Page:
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Interviews

Empowering Tomorrow’s Leaders: Interview with Kaluki Paul Matuku 

Reading time: 3 minutes

Kaluki Paul Mutuku is a Kenyan-based youth climate defender and environmental advocate working to foster meaningful youth engagement in environmental conservation. Kaluki was born in Kenya and grew up in a rural setting where he learned to love the outdoors. From this childhood experience he developed a close proximity to nature and at the same time an awareness for the many threats it faces. Today, he is the African director of Youth4Nature and the co-founder and executive director at Kenyan Environmental Action Network (Kean), which aims to create a national network of nature and climate enthusiasts and provide a common platform for sharing ideas and fostering cooperation. Moreover, he is the founder of Green Treasures Farms, an initiative which aims to intensify environmental sustainability throughout Kenya by working with women and youth to teach organic farming and water harvesting and management. 

I would like to start by learning a bit about what you do. Water harvesting is a big part Green Treasures Farms mission, could you explain what it is? 

This idea started when I was growing up and I would see the women and children in my community have to walk for kilometers to fetch water for daily chores because there had been mismanagement of the water supply system. This took up a lot of their time and energy. There were many causes that contributed to this problem but I was surprised not to see anyone concerned about providing a solution. With Green Treasures Farms I aim to empower women who are in this situation. The project provides training in efficient water consumption and gathering of rain water and dew water through gutter systems and cisterns. It is a very empowering project for the women involved because it frees up a lot of time that they can dedicate to other tasks and to their children.  

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What sort of approach do you opt for when starting a project in a new community? 

I think that more and more people are realizing that when it comes to development and environmental protection, a grassroots approach is a very effective route. By “grassroots” I mean an approach where you attempt to find a solution looking within the community you are trying to help rather then come with a predetermined plan from the outside. This approach has two very important advantages. Firstly, it is very effective because by listening to the community you can integrate the scientific knowledge you bring to the table with indigenous knowledge about local climate and environmental phenomena passed down through generations, which is of immeasurable value. Secondly, on a more practical level, the fact of listening allows to build trust which is fundamental to an effective project.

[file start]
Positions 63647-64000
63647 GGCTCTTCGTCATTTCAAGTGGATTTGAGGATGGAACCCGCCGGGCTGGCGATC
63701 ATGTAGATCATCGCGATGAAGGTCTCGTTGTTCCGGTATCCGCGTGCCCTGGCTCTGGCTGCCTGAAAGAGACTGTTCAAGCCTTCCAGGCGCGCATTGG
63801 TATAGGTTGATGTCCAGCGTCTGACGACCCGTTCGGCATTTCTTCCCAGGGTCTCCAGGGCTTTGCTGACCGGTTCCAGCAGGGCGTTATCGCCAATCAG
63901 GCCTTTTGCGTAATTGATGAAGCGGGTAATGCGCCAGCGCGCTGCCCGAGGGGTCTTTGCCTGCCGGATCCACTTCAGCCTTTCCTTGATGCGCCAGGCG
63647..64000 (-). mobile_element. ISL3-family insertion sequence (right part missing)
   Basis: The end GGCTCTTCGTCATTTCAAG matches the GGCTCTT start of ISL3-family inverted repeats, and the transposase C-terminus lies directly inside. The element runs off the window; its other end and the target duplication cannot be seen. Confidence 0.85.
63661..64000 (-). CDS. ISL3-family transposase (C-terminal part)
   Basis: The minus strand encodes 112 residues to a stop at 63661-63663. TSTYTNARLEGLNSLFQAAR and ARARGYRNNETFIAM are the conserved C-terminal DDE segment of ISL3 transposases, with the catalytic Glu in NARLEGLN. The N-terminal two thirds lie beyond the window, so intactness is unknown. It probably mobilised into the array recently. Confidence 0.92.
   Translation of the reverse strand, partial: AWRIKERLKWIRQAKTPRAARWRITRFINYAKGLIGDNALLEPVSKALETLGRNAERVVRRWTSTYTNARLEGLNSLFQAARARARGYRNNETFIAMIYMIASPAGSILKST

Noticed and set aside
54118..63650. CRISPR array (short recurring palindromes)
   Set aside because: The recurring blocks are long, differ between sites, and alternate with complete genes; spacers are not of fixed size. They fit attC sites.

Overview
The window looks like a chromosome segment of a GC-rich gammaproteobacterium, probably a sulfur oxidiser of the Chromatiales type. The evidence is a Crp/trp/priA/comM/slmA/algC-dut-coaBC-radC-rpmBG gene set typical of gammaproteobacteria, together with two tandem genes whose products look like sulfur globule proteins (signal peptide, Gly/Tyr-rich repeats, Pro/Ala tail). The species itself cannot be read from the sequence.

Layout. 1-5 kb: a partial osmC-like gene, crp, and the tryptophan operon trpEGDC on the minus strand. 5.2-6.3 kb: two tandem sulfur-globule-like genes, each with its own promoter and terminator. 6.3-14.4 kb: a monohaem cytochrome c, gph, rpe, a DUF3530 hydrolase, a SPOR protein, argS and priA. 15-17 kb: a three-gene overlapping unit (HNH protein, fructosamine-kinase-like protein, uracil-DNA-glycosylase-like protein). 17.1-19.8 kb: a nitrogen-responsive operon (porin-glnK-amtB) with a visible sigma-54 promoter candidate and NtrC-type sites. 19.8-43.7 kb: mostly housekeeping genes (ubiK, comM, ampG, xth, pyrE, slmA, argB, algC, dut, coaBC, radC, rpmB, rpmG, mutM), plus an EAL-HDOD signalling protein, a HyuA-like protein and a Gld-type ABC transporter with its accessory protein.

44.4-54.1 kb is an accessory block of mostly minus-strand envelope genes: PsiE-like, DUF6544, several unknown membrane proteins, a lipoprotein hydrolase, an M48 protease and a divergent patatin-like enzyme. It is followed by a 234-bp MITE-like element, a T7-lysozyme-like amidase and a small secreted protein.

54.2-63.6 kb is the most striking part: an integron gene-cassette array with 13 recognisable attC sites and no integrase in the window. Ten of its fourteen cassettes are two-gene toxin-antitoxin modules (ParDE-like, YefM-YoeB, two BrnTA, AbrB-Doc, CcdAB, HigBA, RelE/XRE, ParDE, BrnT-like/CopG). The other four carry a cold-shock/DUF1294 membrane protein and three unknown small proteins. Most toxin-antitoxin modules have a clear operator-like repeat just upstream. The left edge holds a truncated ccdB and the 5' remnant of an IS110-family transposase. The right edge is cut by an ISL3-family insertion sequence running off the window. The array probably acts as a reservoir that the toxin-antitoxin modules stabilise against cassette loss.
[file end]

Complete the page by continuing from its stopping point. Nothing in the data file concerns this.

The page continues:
You spoke about the indigenous knowledge that is held by communities, how do you make sure you are able to mix modern science with longstanding traditions and community knowledge? 

Modern science is clear and it tells us that we are slowly walking towards a global environmental catastrophe. This must not make us inconsiderate of indigenous knowledge however, which is the science that generations have been surviving on. Merging the two is a primary concern in what I do and is at the heart of the mission statement of Youth4Nature which wants to be “…rooted in science, aligned with traditional, local and indigenous knowledge, and grounded in climate and intergenerational justice”. It is hard to make these worlds work together, but it can be done. You have to start with a lot of listening and give people the space they need to feel that they can express themselves. In some way you have to make them feel that they are the stewards of the project, because they will have to be. In the end if you want the project to continue once the organization leaves, you have to make sure it is theirs, there needs to be place for the community to own the project. 

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Why are you so keen on youth engagement within environmental work? 

In my own experience I have seen a great deal of innovation and determination come from youth activist that I could not see coming from a different group. For example, the ability of the youth to adapt to a changing world and implement continuously new approaches and solutions. Furthermore, while older generations tend to be more complacent, I think youth has a direct interest in our climate and is becoming ever more aware of the need to act promptly. 

Author profile

I was born and raised in Milano and I am currently a first year BESS student. I completed my last two years of high school in Eswatini, at the United World College of Southern Africa. I. During my years there I developed an interest in economically and culturally sustainable development, as well as a particular interest in the geopolitics of the region. I enjoy travelling and exploring the way in which cultural paradigms shape who we are and how we think.

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